Landscape Image [Size 960 x 300]

comerica-consumer-021_960x300

Portrait Image [Size 620 x 415]

comerica-consumer-021_620x415

Short Description (Double click to edit..)

The headline Consumer Price Index for November was unchanged as lower energy prices counteracted moderate consumer price inflation elsewhere.



November Consumer Price Index, Producer Price Index, Mortgage Apps

December 12, 2018
By Robert A. Dye, Ph.D., Daniel Sanabria

Falling Energy Prices Keep Headline Inflation in Check

*     The Consumer Price Index for November was unchanged from October.
*     The Producer Price index for Final Demand increased by 0.1 percent in November.
*     Mortgage Applications increased by 1.6 percent for the week ending December 7.

The headline Consumer Price Index for November was unchanged as lower energy prices counteracted moderate consumer price inflation elsewhere. Over the previous 12 months, headline CPI was up by 2.2 percent, well below the 2.9 percent year-over-year gain from mid-summer. The energy price sub-index was down by 2.2 percent in November as gasoline and other petroleum product prices fell. Food prices were up a moderate 0.2 percent. Excluding food and energy, Core CPI increased by 0.2 percent for the month, and was up by 2.2 percent over the previous 12 months.

The Producer Price Index for Final Demand increased by just 0.1 percent in November. Over the previous 12 months headline PPI was up by 2.5 percent, well below its 3.4 percent year-over-year gain from last July. Energy was a key drag here as well. The energy sub-index for the PPI fell by 5.0 percent for the month. Outside of energy, price gains were mixed. Food was up by 1.3 percent in November following a 1.0 percent gain in October. The core PPI (final demand less food, energy and trade) was still up by 2.8 percent over the previous 12 months.

So, we can say that inflation metrics in the second half of 2018 have been heavily influenced by the oil price rollercoaster. Outside of energy there is some upstream price pressure that appears to be disconnected from consumer prices. This implies that profit margins are under some pressure. Additional pressure is coming from the U.S.-China trade war which is disrupting global supply chains.

We expect the Federal Reserve to announce the fourth 25 basis point fed funds rate hike for 2018 next Wednesday afternoon, despite the tepid headline inflation numbers for November.

Total mortgage applications were up by 1.6 percent for the week ending December 7 as both purchase and refi apps increased. Purchase apps were up by 2.5 percent, their fourth consecutive weekly gain. Refi apps increased by 1.8 percent for the week, after increasing in the previous two weeks. On a four-week moving average basis, refi apps are down 36.2 percent from ago while purchase apps are down by just 0.2 percent. According to the National Association of Realtors, October existing home sales were down by 5.1 percent over the previous 12 months, worse than the mortgage apps numbers would imply. Lower yields on long duration Treasury bonds have helped mortgage rates. According to the Mortgage Bankers Association, the rate for a 30-year fixed rate mortgage fell for the third consecutive week, to 4.96 percent.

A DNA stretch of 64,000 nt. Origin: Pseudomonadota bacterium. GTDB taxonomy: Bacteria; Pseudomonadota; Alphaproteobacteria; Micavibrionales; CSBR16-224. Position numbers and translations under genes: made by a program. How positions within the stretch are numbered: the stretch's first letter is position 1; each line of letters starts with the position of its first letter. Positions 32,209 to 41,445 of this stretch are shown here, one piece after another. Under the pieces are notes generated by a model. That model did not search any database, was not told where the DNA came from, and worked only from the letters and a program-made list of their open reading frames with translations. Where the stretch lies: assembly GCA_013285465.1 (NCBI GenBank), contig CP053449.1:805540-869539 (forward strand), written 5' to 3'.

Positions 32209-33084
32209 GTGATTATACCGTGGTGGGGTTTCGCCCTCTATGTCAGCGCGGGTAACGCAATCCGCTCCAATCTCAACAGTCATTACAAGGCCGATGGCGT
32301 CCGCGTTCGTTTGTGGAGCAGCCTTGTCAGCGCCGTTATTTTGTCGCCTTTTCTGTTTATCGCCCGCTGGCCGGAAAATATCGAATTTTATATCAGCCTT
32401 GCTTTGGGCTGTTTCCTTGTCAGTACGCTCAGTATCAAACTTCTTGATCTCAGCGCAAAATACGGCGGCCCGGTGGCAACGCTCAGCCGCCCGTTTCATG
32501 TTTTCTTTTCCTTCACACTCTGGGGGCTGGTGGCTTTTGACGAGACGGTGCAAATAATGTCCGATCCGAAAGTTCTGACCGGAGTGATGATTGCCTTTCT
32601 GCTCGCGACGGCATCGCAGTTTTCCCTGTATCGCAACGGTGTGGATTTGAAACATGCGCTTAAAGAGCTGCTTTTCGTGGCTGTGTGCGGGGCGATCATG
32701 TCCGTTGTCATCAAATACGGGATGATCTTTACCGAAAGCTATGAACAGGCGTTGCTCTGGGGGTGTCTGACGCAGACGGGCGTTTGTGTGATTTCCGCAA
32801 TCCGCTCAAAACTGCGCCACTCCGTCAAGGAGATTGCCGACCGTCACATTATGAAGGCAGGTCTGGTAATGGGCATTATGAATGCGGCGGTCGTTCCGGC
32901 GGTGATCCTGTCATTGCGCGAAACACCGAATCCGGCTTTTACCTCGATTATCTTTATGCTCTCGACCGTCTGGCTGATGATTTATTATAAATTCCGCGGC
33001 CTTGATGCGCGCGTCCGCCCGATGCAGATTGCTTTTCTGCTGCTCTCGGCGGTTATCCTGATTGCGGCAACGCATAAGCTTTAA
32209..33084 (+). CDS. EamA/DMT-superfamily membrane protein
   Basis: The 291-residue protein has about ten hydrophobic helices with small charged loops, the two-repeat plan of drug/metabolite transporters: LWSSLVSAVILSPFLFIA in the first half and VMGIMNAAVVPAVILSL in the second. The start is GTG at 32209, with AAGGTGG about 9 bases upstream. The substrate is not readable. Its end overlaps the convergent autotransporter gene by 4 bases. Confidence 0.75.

Market Reaction: U.S. equity markets opened with gains. The 10-Year Treasury bond yield is up to 2.90 percent. NYMEX crude oil is down to $52.58/barrel. Natural gas futures are down to $3.88/mmbtu.

For a PDF version of this report, click here: November Consumer Price Index, Producer Price Index, Mortgage Apps

The articles and opinions in this publication are for general information only, are subject to change, and are not intended to provide specific investment, legal, tax or other advice or recommendations. The information contained herein reflects the thoughts and opinions of the noted authors only, and such information does not necessarily reflect the thoughts and opinions of Comerica or its management team. We are not offering or soliciting any transaction based on this information. We suggest that you consult your attorney, accountant or tax or financial advisor with regard to your situation. Although information has been obtained from sources we believe to be reliable, neither the authors nor Comerica guarantee its accuracy, and such information may be incomplete or condensed. Neither the authors nor Comerica shall be liable for any typographical errors or incorrect data obtained from reliable sources or factual information.